Khatami dilemma echoes Iran's place at a crossroads
Financial Times / Roula Khalaf
05-Nov-2008 (2 comments)

The argument his allies make is this: Mr Ahmadi-Nejad has turned the world against Iran and wrecked its economy. His populist policies have sent prices skyrocketing, hurting most those he claims to protect. And his defiance over Iran's nuclear programme threatens to provoke military strikes from the US, Israel, or both.

But Mr Khatami needs to decide quickly. If he chooses not to run, reformists should waste no time in joining Mr Ahmadi-Nejad's other critics - and he has alienated many segments of society, including clerics and businessmen - round another single candidate.

News Goffer


by News Goffer on

Whom are these reformists fooling?!  In Iran only one man makes all the decisions and his title is not President of Iran.  Have these people forgotten what a lame duck President Mohammad Khatami made?  He was blocked every step of the way, pushed into oblivion.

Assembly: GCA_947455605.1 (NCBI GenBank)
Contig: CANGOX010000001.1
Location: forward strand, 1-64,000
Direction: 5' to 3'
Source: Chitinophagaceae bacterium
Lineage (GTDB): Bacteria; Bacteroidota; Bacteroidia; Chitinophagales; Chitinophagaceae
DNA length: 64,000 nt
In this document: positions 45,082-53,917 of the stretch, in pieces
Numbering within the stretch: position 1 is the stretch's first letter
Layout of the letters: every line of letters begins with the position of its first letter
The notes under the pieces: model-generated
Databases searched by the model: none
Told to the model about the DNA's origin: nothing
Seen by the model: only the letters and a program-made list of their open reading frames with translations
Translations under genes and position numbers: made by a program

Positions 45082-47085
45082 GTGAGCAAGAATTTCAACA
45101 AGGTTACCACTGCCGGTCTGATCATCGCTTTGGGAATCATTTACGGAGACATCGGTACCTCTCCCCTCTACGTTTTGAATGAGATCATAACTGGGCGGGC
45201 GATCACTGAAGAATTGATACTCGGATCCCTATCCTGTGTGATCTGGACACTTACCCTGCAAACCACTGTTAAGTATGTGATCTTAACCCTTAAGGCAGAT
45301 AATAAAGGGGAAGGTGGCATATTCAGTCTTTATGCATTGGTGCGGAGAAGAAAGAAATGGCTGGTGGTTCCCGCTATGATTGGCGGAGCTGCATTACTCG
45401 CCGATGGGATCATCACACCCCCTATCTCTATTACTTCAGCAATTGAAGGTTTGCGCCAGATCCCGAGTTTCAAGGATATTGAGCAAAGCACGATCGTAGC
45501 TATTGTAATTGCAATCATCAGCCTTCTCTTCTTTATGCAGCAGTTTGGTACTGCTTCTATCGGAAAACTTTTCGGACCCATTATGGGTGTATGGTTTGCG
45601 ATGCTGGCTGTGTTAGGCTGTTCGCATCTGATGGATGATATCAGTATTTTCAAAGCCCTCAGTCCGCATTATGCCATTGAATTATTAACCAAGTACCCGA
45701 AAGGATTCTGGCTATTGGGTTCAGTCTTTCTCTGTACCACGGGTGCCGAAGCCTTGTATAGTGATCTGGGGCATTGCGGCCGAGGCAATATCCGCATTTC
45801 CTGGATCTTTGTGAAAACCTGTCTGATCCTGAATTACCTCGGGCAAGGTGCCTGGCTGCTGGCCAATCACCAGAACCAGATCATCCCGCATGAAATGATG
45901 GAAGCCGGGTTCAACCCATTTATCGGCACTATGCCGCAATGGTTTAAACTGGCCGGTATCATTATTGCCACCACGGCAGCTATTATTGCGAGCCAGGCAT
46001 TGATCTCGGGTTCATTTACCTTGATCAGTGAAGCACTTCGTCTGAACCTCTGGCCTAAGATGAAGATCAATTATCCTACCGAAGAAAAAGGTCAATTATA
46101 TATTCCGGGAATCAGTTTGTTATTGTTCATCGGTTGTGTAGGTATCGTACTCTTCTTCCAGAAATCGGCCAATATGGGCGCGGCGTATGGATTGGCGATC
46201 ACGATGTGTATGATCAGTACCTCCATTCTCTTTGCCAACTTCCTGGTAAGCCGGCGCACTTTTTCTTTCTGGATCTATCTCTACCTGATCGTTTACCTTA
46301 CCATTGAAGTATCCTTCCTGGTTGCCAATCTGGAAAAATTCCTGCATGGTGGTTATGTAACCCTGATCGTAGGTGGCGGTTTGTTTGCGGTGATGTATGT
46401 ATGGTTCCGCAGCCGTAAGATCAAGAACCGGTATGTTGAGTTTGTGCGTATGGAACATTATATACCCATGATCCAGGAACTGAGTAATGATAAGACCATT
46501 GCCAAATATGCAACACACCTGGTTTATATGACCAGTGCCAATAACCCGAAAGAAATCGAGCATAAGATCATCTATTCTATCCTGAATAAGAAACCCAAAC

He had once chance to do away with all of the mess, and that was to support the students and side with them at 18 Tir, and instead he sided with his beloved Supreme Leader, feeding the youth to the wolves. 

I think he should stay home and watch the election results on his TV this time around.

The most interesting and scary thing out of this piece of news is that the same OLD clowns keep running for office in Iran.  What will happen when they die?  They will, you know?!!  Watch Karroubi announce his candidacy soon, too!  Who else?  Rafsanjani?!!  Oh, puhleeeeezzzz!




by M-Reza (not verified) on

I don't think that there are any doubts for anyone that it's only the Rahbar who makes the final decisions in IRI. But, what you say is very interesting: Khatami tried to do something, but was at each time pushed back. He could effectively use the mass to overthrown the system but he would have been considered as a traitor and the result of this uprising is not so clear with pasdars and basijis looking around...

I'm personally against the mix of religion and power, but look what's the alternative? There aren't so much ... War is a mistake and even Bush has understood it, internal uprising is almost impossible, what it stays is either a flexible foreign and internal policy or a real embargo (or both). For the first, I don't think that people like Mahmoud can incarnate such a wise politic.